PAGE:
DEVELOPERS ARE LEVERAGING ANTI-TOURISM SENTIMENT TO FUEL A RUNAWAY BUILDING BOOM.
Limited Island Resources and Aging Infrastructure are suffering under the strain of a building boom in Hawaii. Maui’s second economy after tourism is construction and real estate sales. To feed the demand for luxury housing and real estate investment, builders are converging on the islands to cash in on the real estate gold rush.
The writing was on the wall when the largest agricultural land owner on Maui (A&B) announced that it was becoming a real estate development company. A year or two before finally closing the last Sugar Mill, they pivoted into real estate. They still maintained large land holdings, and control over all the east Maui water. They didn’t need all the water or land for sugar anymore but they weren’t ready to give it all back either. A&B has the largest commercial real estate holdings, and owns the majority of commercial properties on Maui.
Ever since then there has been a growing industry that consumes land, water, and resources, by selling homes, condos, and hotels. The hotel industry keeps building hotels, and the construction industry supports developers who are building houses and cashing in on the real estate boom. Mainland developers and local developers are cashing in on the housing market for huge windfall profits. And they are using every loophole and tactic to do so.
Developers are creating a myth that the tourists are to blame, and that tourism is bad, even though most of us depend on tourism in some way. Although many do not like it, we all benefit from it in some way. For example, the taxes alone are a significant part of the state budget that allows us to build roads and keep the wheels on our economy. But the real estate and housing industry only benefits the few, and not the many. The sad part is that while developers are actually building many of their hotels and condos for tourists, But at the same time they are building most of their new homes for investors and off-islanders.
The Hotel Industry has been blaming TVRs, B&Bs, and smaller vacation rentals: The Hotel industry had spent a lot of time and money campaigning against “Legal and Illegal” vacation Rentals and has even tried to get previously permitted vacation rentals shut down. Why? because they want permission to keep building hotels themselves.
In this “spin” on the anti-tourism idea, they are targeting the types of smaller tourism providers that compete with their business model. Keep in mind that Hotels are Corporate-owned mega-businesses. and the smaller TVRs are usually locally owned, or family-owned. So this campaign is intended to take the economic benefits of tourism away from the local economy, and give it to off-island enterprises. In short less money for the local economy and more money for wall street. Sadly local politicians and administrators allow them to do this. In Hawaii, the Hotel Industry owns many of the local politicians.
The main reason that many builders build affordable housing, is because the rules require it. The County rule in Maui is that they have to build one affordable home, for every four luxury/market-priced/homes. Keep in mind that market-priced is an average of one million dollars, and that most local families cannot afford a “market-priced” home. But these builders know this and they are building these houses for investors and mainlanders. This is at the heart of the housing problems because they are building off-islander’s vacation homes, and homes for new immigrants.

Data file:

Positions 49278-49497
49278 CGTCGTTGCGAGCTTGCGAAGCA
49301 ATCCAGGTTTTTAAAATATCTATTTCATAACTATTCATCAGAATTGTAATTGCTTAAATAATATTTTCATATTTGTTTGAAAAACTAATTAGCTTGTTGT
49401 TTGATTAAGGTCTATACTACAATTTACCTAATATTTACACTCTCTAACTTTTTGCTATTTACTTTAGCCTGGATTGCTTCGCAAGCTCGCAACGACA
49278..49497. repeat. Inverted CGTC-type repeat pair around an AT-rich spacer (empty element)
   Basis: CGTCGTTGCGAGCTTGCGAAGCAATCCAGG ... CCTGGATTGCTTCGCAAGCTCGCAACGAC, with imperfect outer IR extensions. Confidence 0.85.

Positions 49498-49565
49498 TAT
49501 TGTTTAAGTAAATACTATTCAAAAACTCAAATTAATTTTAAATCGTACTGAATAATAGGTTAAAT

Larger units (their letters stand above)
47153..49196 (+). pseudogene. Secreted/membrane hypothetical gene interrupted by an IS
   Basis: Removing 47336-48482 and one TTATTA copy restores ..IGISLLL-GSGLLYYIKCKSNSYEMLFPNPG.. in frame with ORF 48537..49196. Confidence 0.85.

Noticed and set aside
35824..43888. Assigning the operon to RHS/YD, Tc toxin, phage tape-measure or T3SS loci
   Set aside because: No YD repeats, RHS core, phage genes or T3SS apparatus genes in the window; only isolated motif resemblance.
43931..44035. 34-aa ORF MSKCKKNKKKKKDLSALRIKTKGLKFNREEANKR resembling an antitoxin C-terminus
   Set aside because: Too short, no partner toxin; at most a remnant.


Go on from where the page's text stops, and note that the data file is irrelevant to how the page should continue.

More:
Mainlanders Moving to Hawaii: Don’t forget house prices on the mainland are also rising, and it is now far cheaper for someone from LA or NY, or San Francisco to buy a home in Hawaii than in their own cities. This house-building boom is driving many people from the mainland to move here. And among these well-financed mainlanders are many who can afford to buy more than one home here and become landlords themselves.
Locals Compete for Resources: Mainlanders moving here not only displaces locals, but it also makes locals compete with these new residents for all available resources. Everything from longer lines in the supermarket, at the DMV, more crowded restaurants, crowded beaches and hiking trails, parking spaces, worsening traffic, and the list goes on. When mainlanders move here they compete for rental apartments, or if they buy land or homes they compete for resources like “water meters”, land and housing. Some mainlanders will also compete with locals to get “affordable housing” and rental assistance if they qualify.
When locals see all of these new faces: Locals are feeling squeezed out at beaches and their local fishing spots, campgrounds, hiking trails, shops, and more, They get stuck in traffic with hundreds of vehicles displaying out-of-state license plates. and they think they are all “Tourists”, but what many locals do not realize is that many of these people are not tourists in the traditional sense, they are malahini, “Newcomers” and they are not going away any time soon.
Don’t blame the tourists, Blame the Developers and Politicians: Tourists come and go. They come here, spend their money, and then go home. And that makes them a kind of “renewable resource” for the local economy. Sure, too much of a good thing is also a problem, But where is this “overcrowding feeling” coming from?
Politicians are allowing Developers to Build at an unprecedented pace, and allowing them to cash in on the housing Boom. Why? because they pay their campaign contributions, and lobby them to do this. In turn, Politicians often give the developers sweetheart deals, on land, and help developers to cut through red tape and build pretty much whatever they like. Many will build luxury homes and mega condos that 99% of locals will never afford. They are building multi-million dollar luxury homes and condos for mainlanders.
But Construction, Development, Luxury Homes, and Hotel rooms, use up finite resources: Building is not a renewable resource because it consumes land, and takes water away from other users. many parts of our islands are used up for gated communities, and sprawling hotels and resorts, and even luxury golf course communities. And what makes it worse, is that locals will not benefit, (except for some short-term construction jobs, and a few maintenance jobs). And all these luxury houses, and condos, bring more outsiders to move here and live here. Even luxury Timeshares and High-end condos, vacation homes increase the local population, and drive more people here to live, even if it is part of the year.
How many tourists are there? On Maui every day there are already 1 in 4, up to 1 in 3 people walking around that are tourists. Every third or fourth person is a visitor. But this number does not include all of the mainlanders (and foreigners) that have recently moved here. Virtually every out-of-state- license plate you see was someone who shipped their vehicle here from the mainland, and presumably all their other stuff as well.